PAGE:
Wolfgang Heimbach, Maid looking at a table
A maid looks through the window at the remnants of a feast. And she wants. She wants what she cannot have—not just the things she sees on the other side of that window but the way of life she knows exists on the other side of an equally transparent but very real social divide. You can tell by her round eyes and raised brows that she is amazed. Such sumptuous foods!—the leftovers alone worth several of her own meals. Given the chance, she would drain the wine goblet, polish off that hunk of bread, and carry off the ham bone, still heavy with enough meat to feed her family for a week.
With her nose pressed to the glass and her fingers resting on the window ledge, she has a hungry “puppy dog” look; I half expect her to start howling any minute like a hound who wants the moon to not be a quarter of a million miles away. I am tempted to say her expression is one of longing, but it strikes me as a cruel word, one which implies distance even while it means that she yearns to close the gap. She will never taste the food or touch the starched linens and silver plates that rest few inches away because things more substantial than leaded window panes bar her from a place at that table. She will always be on the outside looking in.
The real appeal of this painting to me is the way it foreshadows Surrealism by 300 years and calls our visual assumptions into question. Is seems that we are on the same side of the window as the feast, and, unlike the maid, we are within reach of everything on that table. But then again, the trick is that we aren’t. We are just as much on the outside as she is. The picture frame, like a window, allows us to see things but never have them. Even if we stood in front of the original painting in the Staatliche Gemaldegalerie in Kassel Germany and risked a fit from the guards by reaching out a finger, we would feel only oxidized chemicals on canvas. The whole thing (as is all art, but we like to forget) is a hoax, a tease, an attractive lie.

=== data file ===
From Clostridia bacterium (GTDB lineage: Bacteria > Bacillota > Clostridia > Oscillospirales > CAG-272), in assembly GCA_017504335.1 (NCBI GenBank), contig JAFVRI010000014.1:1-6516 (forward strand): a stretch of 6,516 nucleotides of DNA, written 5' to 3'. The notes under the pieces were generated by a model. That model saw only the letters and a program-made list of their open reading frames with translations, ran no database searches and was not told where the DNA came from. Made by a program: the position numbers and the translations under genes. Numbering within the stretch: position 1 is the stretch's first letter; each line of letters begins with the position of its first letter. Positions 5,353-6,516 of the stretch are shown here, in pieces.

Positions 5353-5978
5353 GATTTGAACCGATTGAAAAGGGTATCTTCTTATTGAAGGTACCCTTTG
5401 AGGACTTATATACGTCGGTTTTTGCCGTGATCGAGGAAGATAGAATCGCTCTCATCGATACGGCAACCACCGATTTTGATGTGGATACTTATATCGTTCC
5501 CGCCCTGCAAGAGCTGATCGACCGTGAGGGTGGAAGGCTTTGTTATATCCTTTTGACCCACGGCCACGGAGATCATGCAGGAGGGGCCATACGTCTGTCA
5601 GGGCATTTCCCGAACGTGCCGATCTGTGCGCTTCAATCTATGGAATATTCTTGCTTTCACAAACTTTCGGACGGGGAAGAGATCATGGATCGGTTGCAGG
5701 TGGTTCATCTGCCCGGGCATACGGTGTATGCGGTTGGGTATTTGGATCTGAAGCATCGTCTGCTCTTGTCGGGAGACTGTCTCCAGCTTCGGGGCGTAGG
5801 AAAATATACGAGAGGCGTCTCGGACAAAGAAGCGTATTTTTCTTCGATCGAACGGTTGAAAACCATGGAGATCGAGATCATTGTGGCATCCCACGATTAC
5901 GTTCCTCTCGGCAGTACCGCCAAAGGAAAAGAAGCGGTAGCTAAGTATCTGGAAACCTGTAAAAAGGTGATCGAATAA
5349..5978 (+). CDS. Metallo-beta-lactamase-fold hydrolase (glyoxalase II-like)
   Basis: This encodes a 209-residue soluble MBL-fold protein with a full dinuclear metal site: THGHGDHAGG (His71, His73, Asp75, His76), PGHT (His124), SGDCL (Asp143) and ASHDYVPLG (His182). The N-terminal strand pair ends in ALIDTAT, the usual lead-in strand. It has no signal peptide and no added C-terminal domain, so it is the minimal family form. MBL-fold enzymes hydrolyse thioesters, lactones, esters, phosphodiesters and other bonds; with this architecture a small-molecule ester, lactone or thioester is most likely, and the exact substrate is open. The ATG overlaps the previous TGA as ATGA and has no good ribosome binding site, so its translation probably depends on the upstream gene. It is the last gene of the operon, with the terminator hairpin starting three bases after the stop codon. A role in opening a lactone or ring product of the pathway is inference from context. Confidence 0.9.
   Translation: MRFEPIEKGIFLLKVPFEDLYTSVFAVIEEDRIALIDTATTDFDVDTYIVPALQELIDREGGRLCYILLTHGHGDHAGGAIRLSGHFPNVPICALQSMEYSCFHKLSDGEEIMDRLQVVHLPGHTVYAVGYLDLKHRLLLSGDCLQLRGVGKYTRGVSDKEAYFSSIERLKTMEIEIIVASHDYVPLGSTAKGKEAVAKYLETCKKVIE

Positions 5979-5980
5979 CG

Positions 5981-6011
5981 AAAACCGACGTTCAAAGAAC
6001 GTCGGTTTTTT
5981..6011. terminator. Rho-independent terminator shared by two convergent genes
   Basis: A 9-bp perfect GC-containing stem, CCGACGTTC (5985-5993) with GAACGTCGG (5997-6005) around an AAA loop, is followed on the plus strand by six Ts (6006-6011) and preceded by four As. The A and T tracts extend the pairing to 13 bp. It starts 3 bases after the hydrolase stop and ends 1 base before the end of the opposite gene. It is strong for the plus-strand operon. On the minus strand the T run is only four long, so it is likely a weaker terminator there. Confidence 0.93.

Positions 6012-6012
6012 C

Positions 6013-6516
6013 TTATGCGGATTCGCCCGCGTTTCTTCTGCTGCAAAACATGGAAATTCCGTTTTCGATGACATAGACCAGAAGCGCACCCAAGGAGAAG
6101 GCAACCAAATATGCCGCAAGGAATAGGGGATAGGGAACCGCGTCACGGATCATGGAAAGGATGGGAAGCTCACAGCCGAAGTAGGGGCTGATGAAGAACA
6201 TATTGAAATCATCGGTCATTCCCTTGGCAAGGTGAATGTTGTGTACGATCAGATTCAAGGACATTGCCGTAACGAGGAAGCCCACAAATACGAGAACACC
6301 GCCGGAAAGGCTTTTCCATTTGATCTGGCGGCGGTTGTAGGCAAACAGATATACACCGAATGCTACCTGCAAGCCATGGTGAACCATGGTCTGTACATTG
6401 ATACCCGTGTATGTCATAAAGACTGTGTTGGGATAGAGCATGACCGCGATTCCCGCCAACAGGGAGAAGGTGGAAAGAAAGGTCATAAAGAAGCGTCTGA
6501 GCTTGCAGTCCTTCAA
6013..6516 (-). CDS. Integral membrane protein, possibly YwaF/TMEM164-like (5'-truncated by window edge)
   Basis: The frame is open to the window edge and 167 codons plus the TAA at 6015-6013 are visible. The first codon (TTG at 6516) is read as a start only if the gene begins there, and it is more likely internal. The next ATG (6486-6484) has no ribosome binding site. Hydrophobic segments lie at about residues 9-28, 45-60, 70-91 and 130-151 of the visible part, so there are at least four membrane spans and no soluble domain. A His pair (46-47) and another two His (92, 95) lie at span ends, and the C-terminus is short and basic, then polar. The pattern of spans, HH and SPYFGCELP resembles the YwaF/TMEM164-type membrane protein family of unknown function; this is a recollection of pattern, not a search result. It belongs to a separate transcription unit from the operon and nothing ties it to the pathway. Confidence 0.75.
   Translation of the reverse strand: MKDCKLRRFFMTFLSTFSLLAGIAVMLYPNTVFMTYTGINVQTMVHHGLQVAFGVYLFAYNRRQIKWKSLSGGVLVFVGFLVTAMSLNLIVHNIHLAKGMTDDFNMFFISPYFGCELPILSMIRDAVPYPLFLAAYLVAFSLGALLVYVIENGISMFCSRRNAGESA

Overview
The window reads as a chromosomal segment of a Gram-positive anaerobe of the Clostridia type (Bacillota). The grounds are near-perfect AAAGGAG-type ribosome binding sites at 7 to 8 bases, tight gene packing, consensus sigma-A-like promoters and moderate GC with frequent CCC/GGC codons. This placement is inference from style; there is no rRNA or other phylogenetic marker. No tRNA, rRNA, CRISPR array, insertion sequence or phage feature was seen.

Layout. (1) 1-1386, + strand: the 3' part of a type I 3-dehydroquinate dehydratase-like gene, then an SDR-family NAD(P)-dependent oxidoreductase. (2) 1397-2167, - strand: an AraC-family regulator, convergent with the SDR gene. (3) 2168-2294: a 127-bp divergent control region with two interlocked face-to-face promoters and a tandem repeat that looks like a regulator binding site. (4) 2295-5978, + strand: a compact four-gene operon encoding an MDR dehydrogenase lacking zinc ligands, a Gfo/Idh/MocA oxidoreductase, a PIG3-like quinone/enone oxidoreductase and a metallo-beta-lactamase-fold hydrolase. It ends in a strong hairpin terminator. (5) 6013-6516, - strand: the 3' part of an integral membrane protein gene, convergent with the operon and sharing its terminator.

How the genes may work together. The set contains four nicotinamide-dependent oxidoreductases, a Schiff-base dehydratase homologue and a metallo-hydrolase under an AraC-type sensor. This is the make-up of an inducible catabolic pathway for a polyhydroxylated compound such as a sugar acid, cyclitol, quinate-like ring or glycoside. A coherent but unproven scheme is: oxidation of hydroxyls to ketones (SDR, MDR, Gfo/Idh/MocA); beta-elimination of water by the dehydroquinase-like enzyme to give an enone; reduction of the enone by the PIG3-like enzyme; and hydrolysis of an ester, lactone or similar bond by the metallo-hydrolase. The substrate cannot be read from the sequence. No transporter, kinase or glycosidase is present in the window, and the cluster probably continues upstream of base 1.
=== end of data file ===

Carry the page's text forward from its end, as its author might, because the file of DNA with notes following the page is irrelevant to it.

The food isn’t all that appetizing to me, but what I want is for that scene to be real, or at least for it to have once been real. The more I look at her, the more I imagine that this woman once existed in the flesh. I have deduced a whole personality for her, a hungry family at home, an errand to run. I want to believe that she lived. And like her (who was never truly a her, but an “it”—an idea in the mind of an artist—and a “those”—the pigments spread by a brush) I want even more what I cannot have.
My daughter Nora is also going through a phase right now where she spends most of her waking hours wanting things. She wants up. She wants down. She wants to be outside. She wants to be in. She wants whatever anyone else currently has, whatever it is. She wants to play with the prohibited object you have just taken from her. This morning I confiscated the following contraband: a pair of scissors, McKay’s math homework, a tube of lipstick (which she was not too sad to lose since it tasted far less sweet than she had expected), two permanent markers, a bear-shaped bottle of honey that she was sucking on like a bottle, the dish detergent, my car keys, and a box of Kleenex—the contents of which she had been gleefully liberating one by one while telling each tissue what I can only assume was: Fly, be free, be free!
Nora only has four words in her English vocabulary, but—don't worry—she speaks 12 different dialects of Whine and has no qualms about making her wants known. If I’m carrying her around and she has a new destination in mind, she will grunt and try to steer me like a pack horse, turning my shoulders or pulling at the reins of my hair. She also points at things. Sometimes she aims both pointer fingers at what she wants and then vibrates them up and down furiously like she’s conducting a tiny, tiny orchestra made entirely of piccolos. If she sees anyone else eating or drinking something, she insists that we share. Yesterday I had to eat the last ice cream sandwich surreptitiously, ducking behind the screen of my laptop whenever she wandered through the kitchen. She caught me on the last bite and I gave it to her before wadding up the wrapper and throwing it away. She wailed for more but it was all gone. “Sorry kiddo,” I said sympathetically. “Life is frustrating. You’re just going to have to get used to it.”
At this stage, Nora’s whole life pretty much consists of longing for things she cannot have. What a drag for her. The most frustrating part is that she’ll beg for something and then decide that it really fails to give her utter fulfillment, so she’ll chuck it aside and look for something else. This makes me crazy and anxious so I cope by opening one cupboard after another in the kitchen hunting for a snack. Something salty? Nope. That’s not it. Something sweet? No, that wasn’t it either. Maybe I need a Diet Coke. Now I’m craving chips. Or is it chocolate?
And then I ask myself, mystified: What in the world is my daughter’s problem?